Given the lightweight nature of containers and the limited amount of memory and storage available on embedded systems, there should be a natural affinity for building and deploying containerized applications in internet of things (IoT) environments. To make building those applications more feasible, Weaveworks has made available its software-defined networking software for containers available on ARM processors.
Weaveworks CEO Alexis Richardson says it’s still early days as far as containers are concerned in IoT deployments. But Richardson says early indications suggest developers are moving in the direction, which in turn will create a need to network containers running on disparate embedded systems together. At the moment Weaveworks is only adding support for ARM processors that are widely deployed in embedded systems using Raspberry Pi single-board computer systems. But Richardson would not rule out support for additional processors as usage of containers in IoT environments increases.
To make sharing data across the networks more secure, version 1.9 of Weave Net now includes support for a fast datapath VXLAN implementation using IPsec to encrypt data in motion. The significance of that support is derived from the fact that both the IPsec and VXLAN functions run inside the kernel, which means there’s no performance penalty for encryption data in motion, says Richardson.
Unlike other approaches to network virtualization, Richardson says Weave Net is aimed primarily at developers who need to spin up network connections quickly. Rather than waiting for a network administrator to configure and deploy a virtual network, Richardson says many developers much prefer to be able to set up their own networks. Because the data traveling across that network can be encrypted easily, developers can now also meet any security mandates associated with networking containers.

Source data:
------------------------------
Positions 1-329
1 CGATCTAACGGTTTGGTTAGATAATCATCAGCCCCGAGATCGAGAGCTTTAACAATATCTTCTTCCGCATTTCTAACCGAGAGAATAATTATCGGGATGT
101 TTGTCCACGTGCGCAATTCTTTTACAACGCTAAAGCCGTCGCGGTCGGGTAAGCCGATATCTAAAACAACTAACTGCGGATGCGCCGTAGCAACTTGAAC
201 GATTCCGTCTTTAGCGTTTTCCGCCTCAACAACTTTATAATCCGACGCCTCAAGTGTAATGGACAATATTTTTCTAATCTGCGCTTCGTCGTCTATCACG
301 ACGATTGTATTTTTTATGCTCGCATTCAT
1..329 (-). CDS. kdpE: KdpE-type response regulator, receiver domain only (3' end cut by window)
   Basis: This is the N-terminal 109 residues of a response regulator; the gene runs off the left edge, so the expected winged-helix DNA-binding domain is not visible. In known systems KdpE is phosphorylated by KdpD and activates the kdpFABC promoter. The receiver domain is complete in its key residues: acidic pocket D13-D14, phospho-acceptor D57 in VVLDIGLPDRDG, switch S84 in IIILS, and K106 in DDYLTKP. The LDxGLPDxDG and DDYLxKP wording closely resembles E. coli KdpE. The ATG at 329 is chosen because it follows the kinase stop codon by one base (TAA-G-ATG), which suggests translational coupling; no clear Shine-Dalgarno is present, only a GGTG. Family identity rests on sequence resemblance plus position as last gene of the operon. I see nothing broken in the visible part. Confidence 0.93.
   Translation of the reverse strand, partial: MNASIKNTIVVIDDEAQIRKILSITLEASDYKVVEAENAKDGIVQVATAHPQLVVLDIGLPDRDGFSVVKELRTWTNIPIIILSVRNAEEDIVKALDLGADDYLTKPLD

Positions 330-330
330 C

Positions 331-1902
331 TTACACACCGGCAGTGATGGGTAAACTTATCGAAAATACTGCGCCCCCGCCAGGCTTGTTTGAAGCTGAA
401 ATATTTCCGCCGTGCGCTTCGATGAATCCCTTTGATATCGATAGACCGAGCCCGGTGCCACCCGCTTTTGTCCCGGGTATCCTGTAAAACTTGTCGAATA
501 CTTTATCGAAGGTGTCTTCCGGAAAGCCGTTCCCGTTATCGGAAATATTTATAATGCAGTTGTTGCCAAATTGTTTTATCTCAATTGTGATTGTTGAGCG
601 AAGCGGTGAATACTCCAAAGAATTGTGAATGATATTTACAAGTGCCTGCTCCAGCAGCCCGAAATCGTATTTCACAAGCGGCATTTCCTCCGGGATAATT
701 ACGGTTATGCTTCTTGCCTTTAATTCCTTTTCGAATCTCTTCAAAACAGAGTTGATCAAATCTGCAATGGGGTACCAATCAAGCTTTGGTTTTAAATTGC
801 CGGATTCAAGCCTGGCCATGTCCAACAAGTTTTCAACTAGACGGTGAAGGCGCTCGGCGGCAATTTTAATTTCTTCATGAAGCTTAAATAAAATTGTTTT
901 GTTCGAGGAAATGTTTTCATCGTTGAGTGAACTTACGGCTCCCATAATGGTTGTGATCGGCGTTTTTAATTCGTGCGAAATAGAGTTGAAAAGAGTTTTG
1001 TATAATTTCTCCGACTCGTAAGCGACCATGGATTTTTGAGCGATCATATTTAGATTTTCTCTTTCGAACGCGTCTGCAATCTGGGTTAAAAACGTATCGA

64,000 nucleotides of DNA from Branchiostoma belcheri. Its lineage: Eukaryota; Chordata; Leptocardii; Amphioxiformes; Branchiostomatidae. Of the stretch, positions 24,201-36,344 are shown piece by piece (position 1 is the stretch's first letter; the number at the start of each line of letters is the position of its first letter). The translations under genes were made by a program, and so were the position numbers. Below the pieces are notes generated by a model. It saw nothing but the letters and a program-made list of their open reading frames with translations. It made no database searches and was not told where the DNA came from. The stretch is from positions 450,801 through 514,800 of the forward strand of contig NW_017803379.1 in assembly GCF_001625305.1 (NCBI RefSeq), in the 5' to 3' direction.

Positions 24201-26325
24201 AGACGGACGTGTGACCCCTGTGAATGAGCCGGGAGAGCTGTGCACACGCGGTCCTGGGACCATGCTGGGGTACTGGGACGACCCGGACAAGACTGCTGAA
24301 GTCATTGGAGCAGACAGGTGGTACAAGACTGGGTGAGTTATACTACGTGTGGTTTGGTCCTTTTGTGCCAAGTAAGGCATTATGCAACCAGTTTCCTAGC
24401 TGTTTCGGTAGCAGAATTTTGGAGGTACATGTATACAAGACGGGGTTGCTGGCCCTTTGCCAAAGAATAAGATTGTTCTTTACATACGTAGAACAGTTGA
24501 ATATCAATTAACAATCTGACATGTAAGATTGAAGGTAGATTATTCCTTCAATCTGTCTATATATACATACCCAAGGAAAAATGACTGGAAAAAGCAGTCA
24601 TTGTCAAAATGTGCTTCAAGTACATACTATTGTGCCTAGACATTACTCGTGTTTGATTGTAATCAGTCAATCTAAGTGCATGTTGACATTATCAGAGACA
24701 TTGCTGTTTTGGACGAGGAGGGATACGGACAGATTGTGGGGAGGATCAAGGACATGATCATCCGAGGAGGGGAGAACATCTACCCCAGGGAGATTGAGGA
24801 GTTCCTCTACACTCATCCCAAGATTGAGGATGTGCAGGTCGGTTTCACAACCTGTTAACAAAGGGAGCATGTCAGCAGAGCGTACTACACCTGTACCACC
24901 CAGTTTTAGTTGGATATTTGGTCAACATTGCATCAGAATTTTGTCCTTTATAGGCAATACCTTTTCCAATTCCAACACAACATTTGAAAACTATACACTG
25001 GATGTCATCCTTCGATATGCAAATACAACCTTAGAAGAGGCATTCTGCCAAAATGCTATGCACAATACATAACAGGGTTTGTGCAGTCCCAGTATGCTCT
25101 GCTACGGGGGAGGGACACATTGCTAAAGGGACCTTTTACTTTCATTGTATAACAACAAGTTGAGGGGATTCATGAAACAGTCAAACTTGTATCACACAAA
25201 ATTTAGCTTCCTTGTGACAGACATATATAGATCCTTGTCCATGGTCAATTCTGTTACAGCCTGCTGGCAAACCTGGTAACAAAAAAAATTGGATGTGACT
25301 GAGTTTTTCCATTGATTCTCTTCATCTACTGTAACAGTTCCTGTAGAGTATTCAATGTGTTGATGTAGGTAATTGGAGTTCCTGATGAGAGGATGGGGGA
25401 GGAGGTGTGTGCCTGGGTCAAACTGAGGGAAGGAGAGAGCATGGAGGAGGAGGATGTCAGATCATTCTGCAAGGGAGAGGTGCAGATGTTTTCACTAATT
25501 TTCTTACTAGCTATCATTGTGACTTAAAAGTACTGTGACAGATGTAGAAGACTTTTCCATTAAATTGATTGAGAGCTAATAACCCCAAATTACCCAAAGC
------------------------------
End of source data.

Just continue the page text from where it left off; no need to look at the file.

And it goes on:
In IoT environments made up of thousands of sensors and gateways, that ability to set up virtual networks dynamically is likely to prove pivotal as each application becomes more distributed.
As developers in the age of DevOps take more control of the end-to-end application environment, Weaveworks is betting they will show a marked preference to more programmable approaches to networking and security. In fact, Richardson says the biggest issue many of these developers now face is proving to skeptical IT operations and security teams that containers can be networked together securely without any intervention from IT.
In fact, in many IoT scenarios there might not even be a traditional IT department involved. Operations teams with various departments have jealously guarded their privileges. Any approach to networking that doesn’t require them to necessarily interact with networking administrators that report to an IT director will no doubt have a certain amount of appeal.
In the meantime, containers are already poised to usurp network function virtualization (NFV) software in its current incarnation. In fact, while just about everyone agrees that the future of networking will be defined by software, there’s much less consensus concerning the form in which that networking software ultimately will manifest.